Expose your On-Prem Kubernetes to the Internet with Inlets!

DISCLAIMER: I’m not affiliated with inlets/ openfaas. I bought inlets-pro license on my own as it’s a cool tech which answers limitations to my current home-lab setup.

As with anyone running an on-premise Kubernetes, exposing services internally is straight forward process – setting up services/ ingress. voila! You got your application consumable by anyone internal to your network.

Now to have it accessible from the Internet is whole another story especially for home-lab users. The options are limited to which ranges from having your ISP allow you to NAT internally to your private network to moving your kubernetes cluster publicly. The latter option will be expensive given the premium price associated with type:LoadBalancer.

Here comes Inlets to the rescue! An open-source solution that allows you to create tunnel from an inexpensive VPS to your on-premise resource which include your kubernetes cluster.

Architecture and quick overview in the following URL: https://inlets.dev/

Taking it for a spin

For this setup, i’ll be using the following resource:

  • 3$ per month OVH VPS running Ubuntu 18.04 as my Exit Server
  • an On-Prem K8S Cluster (Powered by Tanzu Kubernetes Grid)
  • Inlets-Pro – i bought the paid version. There’s also an open-source solution for this.

Since OVH is not part of the auto-cloud setup for inlets-pro, i’ll be setting the tunnel manually. To do this is documented on the following: https://github.com/inlets/inlets-pro/tree/master/artifacts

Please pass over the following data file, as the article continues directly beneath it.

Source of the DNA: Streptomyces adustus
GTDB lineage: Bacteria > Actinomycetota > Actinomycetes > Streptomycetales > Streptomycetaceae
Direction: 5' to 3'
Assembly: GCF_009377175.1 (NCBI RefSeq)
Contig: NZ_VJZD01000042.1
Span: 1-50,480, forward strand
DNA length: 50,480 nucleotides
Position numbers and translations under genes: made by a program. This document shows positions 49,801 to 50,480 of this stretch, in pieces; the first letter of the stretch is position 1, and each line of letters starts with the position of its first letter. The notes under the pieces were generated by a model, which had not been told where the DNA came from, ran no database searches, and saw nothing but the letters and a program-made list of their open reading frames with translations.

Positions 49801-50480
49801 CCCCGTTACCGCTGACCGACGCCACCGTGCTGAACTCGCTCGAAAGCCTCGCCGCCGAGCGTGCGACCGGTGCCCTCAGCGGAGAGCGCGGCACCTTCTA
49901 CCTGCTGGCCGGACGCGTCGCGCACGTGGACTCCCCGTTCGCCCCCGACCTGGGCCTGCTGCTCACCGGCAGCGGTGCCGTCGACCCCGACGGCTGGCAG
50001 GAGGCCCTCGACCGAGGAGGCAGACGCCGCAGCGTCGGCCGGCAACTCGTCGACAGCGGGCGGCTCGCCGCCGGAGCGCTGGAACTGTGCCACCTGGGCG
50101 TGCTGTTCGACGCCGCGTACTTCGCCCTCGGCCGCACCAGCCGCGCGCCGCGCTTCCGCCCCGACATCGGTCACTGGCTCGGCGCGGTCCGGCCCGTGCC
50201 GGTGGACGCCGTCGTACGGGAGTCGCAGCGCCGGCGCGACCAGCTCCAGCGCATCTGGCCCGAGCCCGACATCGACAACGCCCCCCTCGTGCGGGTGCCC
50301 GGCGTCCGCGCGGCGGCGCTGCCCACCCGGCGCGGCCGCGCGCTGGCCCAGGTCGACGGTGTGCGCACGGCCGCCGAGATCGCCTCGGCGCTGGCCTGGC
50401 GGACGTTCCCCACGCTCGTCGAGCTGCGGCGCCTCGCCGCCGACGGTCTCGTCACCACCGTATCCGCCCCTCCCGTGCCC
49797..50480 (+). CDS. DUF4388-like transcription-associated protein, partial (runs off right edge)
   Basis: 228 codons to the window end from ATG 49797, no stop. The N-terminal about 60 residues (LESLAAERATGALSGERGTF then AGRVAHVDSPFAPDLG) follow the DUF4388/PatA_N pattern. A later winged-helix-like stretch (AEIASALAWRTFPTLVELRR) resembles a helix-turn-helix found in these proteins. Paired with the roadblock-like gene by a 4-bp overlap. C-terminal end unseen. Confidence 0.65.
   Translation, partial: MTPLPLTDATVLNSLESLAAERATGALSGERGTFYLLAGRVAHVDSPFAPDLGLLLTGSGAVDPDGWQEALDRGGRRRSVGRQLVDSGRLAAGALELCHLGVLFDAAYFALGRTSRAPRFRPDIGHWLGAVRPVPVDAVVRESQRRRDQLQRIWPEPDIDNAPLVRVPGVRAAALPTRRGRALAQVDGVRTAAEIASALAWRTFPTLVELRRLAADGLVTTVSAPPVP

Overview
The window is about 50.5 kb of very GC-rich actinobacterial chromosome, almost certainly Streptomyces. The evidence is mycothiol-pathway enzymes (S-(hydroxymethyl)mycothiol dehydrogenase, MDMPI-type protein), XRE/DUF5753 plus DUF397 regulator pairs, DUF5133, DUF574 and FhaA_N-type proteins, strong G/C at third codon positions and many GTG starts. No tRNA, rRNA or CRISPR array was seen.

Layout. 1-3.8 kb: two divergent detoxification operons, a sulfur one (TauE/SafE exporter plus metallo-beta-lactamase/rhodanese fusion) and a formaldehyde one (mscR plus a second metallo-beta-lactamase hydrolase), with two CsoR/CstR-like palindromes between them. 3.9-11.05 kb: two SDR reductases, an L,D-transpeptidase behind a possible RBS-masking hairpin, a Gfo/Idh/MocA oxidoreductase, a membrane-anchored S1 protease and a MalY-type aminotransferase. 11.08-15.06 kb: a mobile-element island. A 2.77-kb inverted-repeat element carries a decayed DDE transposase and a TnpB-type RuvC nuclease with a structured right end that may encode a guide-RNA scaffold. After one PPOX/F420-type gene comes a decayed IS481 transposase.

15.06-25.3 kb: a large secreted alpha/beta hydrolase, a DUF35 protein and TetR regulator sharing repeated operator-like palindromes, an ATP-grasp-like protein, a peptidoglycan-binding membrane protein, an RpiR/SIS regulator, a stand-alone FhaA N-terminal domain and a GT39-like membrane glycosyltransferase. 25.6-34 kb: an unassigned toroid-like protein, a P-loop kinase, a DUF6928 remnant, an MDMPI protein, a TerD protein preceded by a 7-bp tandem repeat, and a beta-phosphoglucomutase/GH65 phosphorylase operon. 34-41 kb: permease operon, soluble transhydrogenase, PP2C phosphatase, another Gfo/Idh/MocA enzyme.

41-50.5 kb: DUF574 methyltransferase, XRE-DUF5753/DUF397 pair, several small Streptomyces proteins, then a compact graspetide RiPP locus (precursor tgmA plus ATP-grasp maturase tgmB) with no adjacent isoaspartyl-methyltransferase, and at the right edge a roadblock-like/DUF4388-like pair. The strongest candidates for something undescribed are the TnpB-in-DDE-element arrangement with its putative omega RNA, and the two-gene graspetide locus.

Exit Server Setup

  • Download and install inletsctl which allow you to download the needed binaries to start the setup
curl -sLSf https://inletsctl.inlets.dev | sudo sh
  • Download inlets-pro binary
inletsctl download --pro
  • Run the inlets-pro server with the following switches. NOTE: –help will provide additional options
inlets-pro server --auto-tls --auto-tls-san <TLS TO USE for the CONTROL PLANE> --token=<ANY STRING to use for exit server token>
  • …and thats it. The exit server will not be listening to the default port.
  • If you want to run the inlet exit server as a service you can add the –generate=systemd flag to generate the unit service

Client Setup

For my client setup, I’ll be running it as a deployment within my on-premise kubernetes. In addition, the uplink (or the service that will be tunneled from the exit server) will be a Traefik Service also running as ingress controller within the same cluster. This allows me to expose any X number of services behind traefik.

apiVersion: apps/v1
kind: Deployment
  name: inlets-client
  replicas: 1
      app: inlets-client
        app: inlets-client
      - name: inlets-client
        image: inlets/inlets-pro:0.8.1
        imagePullPolicy: IfNotPresent
        command: ["inlets-pro"]
        - "client"
        - "--url=wss://<EXIT SERVER IP>:8123/connect"
        - "--ports=80,443"
        - "--token=<TOKEN SPECIFIED in the SERVER>"
        - "--license=<INSERT INLETS-PRO license>"
        - "--upstream=traefik.traefik"

NOTE: Upstream is specified as traefik.traefik because my Traefik Service is running in Traefik namespace. Your steup may vary depending on where the inlets deployment is located.

After deployment, you can now access your Traefik from the big-bad-internet via the Exit Server IP!

Additional Note: Make sure to create appropriate DNS changes to coincide with the ingress-route rule of traefik going to the Exist Server.

Special Thanks to Alex Ellis for helping with the setup!

Here’s the inlets page again: https://inlets.dev/

Happy Home-Lab Setup!!

  1. Pingback: A private cloud – all for myself » Expose kubernetes service using CloudFlare Argo Tunnel

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